Off the Script

Prayer in the Spirit and the Gift of Tongues

by Joseph Castleberry

EDITOR’S NOTE: The following essay may be used to supplement sermon material when teaching and preaching on the baptism in the Holy Spirit.

Nobody lives in the real world.

“You’ll never amount to anything,” his father yelled. “You don’t sing as well as your sister does,” her mother insulted. “You’re dumber than dirt.” “You’re just like your father.” “You’ll never be able to pay for college.” “If you don’t do it the way we always have, it can’t be done.” “People [of your race, ethnicity, personality type] can’t make it.” “Christians are weird.” “Only weak people believe in God.” Lies, lies, lies.

The Bible says, “Let God be true, and every human being a liar” (Romans 3:4, TNIV).1 So how do we get past human lies to find God’s truth? The answer: It is a lifelong quest. While God designed us to be learners, many people, as the Bible says, are “always learning but never able to come to a knowledge of the truth” (2 Timothy 3:7, TNIV). Because no one has perfect knowledge of God’s truth, nobody lives completely in the real world.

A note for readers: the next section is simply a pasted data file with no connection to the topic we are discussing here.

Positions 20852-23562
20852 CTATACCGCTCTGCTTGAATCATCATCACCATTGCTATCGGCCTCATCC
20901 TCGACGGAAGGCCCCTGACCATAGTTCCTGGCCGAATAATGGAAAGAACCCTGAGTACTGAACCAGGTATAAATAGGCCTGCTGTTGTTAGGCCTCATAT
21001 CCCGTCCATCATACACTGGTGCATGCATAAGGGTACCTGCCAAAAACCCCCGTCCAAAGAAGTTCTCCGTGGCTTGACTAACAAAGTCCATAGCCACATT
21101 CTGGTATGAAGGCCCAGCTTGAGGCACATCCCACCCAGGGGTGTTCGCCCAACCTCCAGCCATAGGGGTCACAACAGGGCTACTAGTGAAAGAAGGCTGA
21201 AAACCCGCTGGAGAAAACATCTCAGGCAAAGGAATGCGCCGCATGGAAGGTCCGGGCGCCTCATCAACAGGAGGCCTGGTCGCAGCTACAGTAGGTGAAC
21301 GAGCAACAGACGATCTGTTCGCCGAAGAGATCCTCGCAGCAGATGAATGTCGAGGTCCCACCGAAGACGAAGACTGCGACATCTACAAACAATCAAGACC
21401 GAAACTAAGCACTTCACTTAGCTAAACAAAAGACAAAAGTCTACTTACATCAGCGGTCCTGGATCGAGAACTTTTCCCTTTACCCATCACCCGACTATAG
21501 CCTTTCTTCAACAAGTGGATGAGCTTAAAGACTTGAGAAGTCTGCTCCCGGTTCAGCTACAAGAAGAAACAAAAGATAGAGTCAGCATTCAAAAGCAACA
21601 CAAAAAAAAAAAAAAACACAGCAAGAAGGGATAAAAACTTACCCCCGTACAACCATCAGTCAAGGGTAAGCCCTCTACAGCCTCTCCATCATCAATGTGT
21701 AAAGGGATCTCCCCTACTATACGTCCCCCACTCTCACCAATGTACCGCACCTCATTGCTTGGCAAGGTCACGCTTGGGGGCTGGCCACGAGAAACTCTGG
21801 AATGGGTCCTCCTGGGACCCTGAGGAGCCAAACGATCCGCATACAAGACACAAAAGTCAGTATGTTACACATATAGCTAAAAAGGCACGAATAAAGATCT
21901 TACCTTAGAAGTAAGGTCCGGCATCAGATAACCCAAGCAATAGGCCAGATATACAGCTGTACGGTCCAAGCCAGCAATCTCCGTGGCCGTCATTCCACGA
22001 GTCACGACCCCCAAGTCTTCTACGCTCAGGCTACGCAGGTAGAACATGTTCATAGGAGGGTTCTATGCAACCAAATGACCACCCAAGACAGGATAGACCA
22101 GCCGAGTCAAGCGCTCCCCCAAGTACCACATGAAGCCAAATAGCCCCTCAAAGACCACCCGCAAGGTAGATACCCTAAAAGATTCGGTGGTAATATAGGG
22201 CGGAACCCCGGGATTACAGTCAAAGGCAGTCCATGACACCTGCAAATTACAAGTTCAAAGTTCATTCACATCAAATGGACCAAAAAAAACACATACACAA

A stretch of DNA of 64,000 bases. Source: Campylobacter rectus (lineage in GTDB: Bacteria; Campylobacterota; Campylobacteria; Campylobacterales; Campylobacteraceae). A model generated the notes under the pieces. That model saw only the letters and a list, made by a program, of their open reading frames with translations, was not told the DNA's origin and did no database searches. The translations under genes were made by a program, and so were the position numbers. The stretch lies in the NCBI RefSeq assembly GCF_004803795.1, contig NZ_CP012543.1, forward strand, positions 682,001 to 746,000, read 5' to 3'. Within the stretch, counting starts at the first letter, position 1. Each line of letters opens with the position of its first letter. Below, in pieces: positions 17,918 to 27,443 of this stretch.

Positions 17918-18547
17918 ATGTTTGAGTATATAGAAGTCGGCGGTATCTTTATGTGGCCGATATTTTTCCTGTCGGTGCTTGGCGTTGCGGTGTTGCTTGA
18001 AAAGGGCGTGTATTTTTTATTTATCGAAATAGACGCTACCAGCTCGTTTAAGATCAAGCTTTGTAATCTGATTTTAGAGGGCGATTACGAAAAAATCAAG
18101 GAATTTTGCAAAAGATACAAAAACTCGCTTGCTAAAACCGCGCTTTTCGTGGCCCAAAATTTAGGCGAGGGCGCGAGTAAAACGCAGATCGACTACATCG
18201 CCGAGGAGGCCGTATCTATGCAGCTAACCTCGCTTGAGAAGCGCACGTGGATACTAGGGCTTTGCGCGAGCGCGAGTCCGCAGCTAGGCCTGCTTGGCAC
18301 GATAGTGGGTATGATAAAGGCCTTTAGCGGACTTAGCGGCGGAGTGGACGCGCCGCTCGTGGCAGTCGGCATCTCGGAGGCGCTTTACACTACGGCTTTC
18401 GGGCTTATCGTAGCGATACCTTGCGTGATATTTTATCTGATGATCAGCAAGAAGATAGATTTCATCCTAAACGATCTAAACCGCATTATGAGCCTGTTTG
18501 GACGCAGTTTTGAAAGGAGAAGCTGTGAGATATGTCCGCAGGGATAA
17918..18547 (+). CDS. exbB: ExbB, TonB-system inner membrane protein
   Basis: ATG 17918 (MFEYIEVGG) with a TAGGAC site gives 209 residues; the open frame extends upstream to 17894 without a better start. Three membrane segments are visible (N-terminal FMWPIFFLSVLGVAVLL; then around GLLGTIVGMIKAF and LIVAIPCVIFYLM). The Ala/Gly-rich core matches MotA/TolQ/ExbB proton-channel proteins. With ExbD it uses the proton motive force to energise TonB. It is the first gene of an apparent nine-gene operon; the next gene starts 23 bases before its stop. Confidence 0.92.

Of course, there is a sense in which we all live in the real world, in as much as our bodies inhabit the real physical world. But while we exist inside our bodies — we live inside our heads — we filter everything we experience through the basic beliefs we have about the world. Our “programming” determines how we understand the world, and once we get certain ideas fixed in our heads, it can make living on God’s beautiful earth seem like a trek through hell. While some people see the world as an awe-inspiring place full of opportunity, others live as if it were a prison with no door.

Undoubtedly, some people see the world more clearly than others. But all of us live inside a mental world that other people pass on to us. Our parents, teachers, friends and enemies, the media, government, the religion we grew up in — are constantly telling us what the world is, what life is, who we are, and what we can do. All of them interpret the world within the constant human struggle for power.

Read the rest of this article by obtaining a downloadable PDF of the Spring 2011 issue of Enrichment journal.